Wild agrees with Friedman that the permanent suspension was decided upon based on evidence of Phi Delt violating their temporary suspension terms.

“The chapter was suspended following allegations that they violated the terms of their temporary suspension,” Wild said. “The University was provided with evidence that they had violated those expectations and, as a result, decided to take them off of temporary suspension and move them to a status of suspension, meaning the house is closed and they’re not recognized on the Washington University campus.”

Additional reporting by Ella Chochrek, Danielle Drake-Flam, Olivia Szymanski, Elena Quinones and Emma Baker.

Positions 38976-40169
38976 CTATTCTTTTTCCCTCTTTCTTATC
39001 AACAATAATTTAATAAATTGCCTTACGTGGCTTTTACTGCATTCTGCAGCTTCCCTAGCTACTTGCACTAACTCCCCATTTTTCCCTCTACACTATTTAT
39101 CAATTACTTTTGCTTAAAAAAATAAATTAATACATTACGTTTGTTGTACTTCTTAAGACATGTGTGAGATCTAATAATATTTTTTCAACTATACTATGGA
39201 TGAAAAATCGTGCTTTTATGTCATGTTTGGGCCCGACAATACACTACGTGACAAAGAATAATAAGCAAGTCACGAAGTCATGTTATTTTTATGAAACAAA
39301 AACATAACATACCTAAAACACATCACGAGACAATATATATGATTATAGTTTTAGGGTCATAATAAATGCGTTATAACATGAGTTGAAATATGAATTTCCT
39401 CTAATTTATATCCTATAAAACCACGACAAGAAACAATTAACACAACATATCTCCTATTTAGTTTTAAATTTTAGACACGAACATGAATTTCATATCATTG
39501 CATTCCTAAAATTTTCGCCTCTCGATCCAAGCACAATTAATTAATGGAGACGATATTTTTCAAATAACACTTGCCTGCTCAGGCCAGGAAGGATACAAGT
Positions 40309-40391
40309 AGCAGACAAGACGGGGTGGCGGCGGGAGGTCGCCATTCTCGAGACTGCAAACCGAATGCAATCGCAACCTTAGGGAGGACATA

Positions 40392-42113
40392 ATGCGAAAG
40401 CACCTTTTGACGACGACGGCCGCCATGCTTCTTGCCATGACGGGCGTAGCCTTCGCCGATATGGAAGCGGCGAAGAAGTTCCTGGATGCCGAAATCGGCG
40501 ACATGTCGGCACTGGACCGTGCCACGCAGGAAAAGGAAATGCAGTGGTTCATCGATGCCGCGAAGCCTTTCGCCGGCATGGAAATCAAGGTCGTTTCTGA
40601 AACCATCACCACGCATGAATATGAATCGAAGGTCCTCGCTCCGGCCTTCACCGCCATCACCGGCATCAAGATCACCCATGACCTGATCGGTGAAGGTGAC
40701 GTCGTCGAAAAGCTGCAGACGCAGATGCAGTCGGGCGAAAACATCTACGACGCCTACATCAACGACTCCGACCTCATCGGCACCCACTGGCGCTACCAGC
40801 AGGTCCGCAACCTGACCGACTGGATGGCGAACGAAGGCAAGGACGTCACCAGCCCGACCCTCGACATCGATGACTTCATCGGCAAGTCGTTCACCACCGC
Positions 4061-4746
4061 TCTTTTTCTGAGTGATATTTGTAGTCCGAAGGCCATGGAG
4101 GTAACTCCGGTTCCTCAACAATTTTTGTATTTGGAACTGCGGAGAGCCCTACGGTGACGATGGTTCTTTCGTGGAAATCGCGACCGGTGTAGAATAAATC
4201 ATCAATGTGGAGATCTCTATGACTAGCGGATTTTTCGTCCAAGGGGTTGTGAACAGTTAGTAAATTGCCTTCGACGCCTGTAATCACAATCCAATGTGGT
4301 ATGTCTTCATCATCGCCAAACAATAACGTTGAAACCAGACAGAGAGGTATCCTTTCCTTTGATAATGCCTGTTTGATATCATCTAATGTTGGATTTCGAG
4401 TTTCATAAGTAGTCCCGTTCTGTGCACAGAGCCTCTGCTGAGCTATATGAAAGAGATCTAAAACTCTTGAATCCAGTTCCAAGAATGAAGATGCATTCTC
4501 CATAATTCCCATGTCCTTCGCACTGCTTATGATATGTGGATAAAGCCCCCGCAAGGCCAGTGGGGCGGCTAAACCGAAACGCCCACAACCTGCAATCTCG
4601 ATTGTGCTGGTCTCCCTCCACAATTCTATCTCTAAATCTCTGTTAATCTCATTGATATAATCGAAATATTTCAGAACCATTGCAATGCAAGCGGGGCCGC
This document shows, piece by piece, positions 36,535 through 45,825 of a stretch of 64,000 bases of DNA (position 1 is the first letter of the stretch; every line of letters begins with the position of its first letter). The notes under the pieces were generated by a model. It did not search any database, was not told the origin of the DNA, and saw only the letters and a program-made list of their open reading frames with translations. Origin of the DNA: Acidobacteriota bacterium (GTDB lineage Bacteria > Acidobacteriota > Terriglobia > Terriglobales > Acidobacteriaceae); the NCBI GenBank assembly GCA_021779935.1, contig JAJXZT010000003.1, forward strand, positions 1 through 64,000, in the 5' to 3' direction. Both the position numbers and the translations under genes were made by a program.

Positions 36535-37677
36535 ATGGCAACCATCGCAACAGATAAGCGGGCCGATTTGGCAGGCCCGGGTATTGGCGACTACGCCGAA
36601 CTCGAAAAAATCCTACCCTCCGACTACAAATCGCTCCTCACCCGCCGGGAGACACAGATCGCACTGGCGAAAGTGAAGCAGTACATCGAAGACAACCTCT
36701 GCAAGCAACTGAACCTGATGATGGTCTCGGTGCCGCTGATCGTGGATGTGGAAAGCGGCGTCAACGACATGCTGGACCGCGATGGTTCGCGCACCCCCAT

Phi Delta Theta’s president, junior Tom Hutchison, could not be reached for comment at the time of publication.

Editor’s Note: Desi Isaacson is a member of Sigma Chi. This article has been updated to correct that the anonymous source, who left a message expressing a hope to talk with administrators on the morning of Feb. 19, did not make contact until after 3 p.m.

  • Norman Pressman

    I guess this is just another instance of a “few bad apples” or maybe its poisonous tree?